If a car accident is not your fault, your insurance rate could still go up, depending on your state and insurance company. On average, a not-at-fault accident makes insurance costs go up by about 12%, compared to 45% for an at-fault accident.
Insurance rates can go up after a not-at-fault accident because statistics show that having any accident on your driving record makes you more likely to file a claim in the future. And in some situations, not-at-fault accidents can still cost insurers money.
California and Oklahoma are the only two states that prohibit insurance companies from raising rates after not-at-fault accidents. In states where it is allowed, the exact amount that your premium will go up depends on your insurance company. As of 2017, for example, Progressive increased premiums by an average of 16.6% after a not-at-fault accident, while Allstate only increased rates by 4.8% And drivers with State Farm didn’t see their rates go up at all.
Situations Where Your Insurance Company Has to Pay
In most cases, your insurance company won’t have to pay for a not-at-fault accident since the other driver’s policy will cover your expenses. But if you’re hit by an uninsured motorist or you’re the victim of a hit-and-run, your policy might cover the damages depending on what types of coverage you have. Liability insurance alone wouldn’t cover your expenses, but other types including collision and uninsured/underinsured motorist would. And if you live in a no-fault state, your insurance company will have to pay for your medical expenses regardless of who caused the accident. As a result, any cost to your insurer will be taken into consideration when your insurer is re-evaluating your premium.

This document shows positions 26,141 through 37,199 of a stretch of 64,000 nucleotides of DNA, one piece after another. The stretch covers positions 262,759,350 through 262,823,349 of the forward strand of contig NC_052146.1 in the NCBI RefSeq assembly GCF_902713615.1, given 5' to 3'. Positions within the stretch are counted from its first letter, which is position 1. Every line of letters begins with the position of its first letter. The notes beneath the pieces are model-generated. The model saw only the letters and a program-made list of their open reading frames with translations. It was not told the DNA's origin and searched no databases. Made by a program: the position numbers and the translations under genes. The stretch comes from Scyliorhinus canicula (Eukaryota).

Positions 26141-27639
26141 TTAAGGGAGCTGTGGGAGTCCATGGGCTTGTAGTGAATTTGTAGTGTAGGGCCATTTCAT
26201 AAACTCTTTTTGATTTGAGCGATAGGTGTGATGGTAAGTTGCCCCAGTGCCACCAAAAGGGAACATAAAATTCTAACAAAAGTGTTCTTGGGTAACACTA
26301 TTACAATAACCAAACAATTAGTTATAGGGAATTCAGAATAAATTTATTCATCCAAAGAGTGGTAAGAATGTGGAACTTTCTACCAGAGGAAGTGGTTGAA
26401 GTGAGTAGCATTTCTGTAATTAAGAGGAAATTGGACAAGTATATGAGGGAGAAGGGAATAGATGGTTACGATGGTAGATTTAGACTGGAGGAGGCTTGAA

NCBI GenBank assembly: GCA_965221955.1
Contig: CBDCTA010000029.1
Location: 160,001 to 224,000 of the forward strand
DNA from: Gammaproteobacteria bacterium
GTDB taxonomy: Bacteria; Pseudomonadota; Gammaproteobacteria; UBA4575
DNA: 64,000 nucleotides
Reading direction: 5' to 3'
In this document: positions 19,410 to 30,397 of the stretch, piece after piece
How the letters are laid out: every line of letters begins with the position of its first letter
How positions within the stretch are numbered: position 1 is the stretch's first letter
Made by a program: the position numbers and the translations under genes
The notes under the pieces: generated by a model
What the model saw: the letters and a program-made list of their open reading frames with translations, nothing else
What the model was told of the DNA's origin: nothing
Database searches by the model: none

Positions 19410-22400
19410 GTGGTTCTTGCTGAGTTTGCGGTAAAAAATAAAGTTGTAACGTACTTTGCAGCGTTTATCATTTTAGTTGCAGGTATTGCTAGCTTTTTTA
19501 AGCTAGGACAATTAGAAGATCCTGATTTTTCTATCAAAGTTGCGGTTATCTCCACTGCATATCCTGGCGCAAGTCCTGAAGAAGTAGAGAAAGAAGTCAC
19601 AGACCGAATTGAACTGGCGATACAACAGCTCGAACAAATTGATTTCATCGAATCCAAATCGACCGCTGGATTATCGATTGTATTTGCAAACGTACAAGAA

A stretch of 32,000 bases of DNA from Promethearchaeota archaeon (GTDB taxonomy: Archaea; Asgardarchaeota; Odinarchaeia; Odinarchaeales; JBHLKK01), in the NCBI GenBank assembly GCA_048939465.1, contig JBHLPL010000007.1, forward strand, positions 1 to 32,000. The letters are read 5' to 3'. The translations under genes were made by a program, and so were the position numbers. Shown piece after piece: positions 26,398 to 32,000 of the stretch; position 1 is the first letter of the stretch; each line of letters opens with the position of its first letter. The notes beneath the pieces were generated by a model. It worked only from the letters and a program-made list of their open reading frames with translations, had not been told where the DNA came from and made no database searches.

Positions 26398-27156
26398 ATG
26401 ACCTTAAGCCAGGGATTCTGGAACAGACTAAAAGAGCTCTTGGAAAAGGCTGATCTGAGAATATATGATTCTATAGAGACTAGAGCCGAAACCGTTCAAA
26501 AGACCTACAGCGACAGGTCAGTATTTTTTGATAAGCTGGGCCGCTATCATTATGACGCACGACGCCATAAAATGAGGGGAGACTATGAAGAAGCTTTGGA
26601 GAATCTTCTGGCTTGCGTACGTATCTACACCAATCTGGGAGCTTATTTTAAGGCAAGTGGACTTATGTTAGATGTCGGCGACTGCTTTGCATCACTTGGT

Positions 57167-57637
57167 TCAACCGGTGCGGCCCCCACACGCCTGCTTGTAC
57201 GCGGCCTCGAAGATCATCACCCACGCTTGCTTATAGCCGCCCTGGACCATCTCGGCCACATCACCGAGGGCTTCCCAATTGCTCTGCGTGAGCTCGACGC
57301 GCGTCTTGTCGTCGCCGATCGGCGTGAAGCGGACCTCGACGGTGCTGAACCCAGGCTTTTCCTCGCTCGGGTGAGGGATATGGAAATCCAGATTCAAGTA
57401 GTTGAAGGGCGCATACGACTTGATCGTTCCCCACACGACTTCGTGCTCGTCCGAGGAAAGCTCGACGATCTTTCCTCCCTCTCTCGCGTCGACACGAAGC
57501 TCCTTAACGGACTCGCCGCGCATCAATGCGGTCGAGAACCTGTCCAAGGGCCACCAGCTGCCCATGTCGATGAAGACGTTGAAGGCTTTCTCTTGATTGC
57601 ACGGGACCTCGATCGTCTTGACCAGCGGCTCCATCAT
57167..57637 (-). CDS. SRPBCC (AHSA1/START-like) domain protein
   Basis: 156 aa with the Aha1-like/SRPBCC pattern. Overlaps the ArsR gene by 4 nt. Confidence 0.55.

Although it’s frustrating to be charged for an accident that wasn’t your fault, the effects on your premium will only be temporary. Accidents usually only stay on your driving record for three years, so if you continue to practice safe driving habits during that time, your rates will eventually go back down.
WalletHub Answers is a free service that helps consumers access financial information. Information on WalletHub Answers is provided “as is” and should not be considered financial, legal or investment advice. WalletHub is not a financial advisor, law firm, “lawyer referral service,” or a substitute for a financial advisor, attorney, or law firm. You may want to hire a professional before making any decision. WalletHub does not endorse any particular contributors and cannot guarantee the quality or reliability of any information posted. The helpfulness of a financial advisor's answer is not indicative of future advisor performance.
WalletHub members have a wealth of knowledge to share, and we encourage everyone to do so while respecting our content guidelines
. Please keep in mind that editorial and user-generated content on this page is not reviewed or otherwise endorsed by any financial institution. In addition, it is not a financial institution’s responsibility to ensure all posts and questions are answered.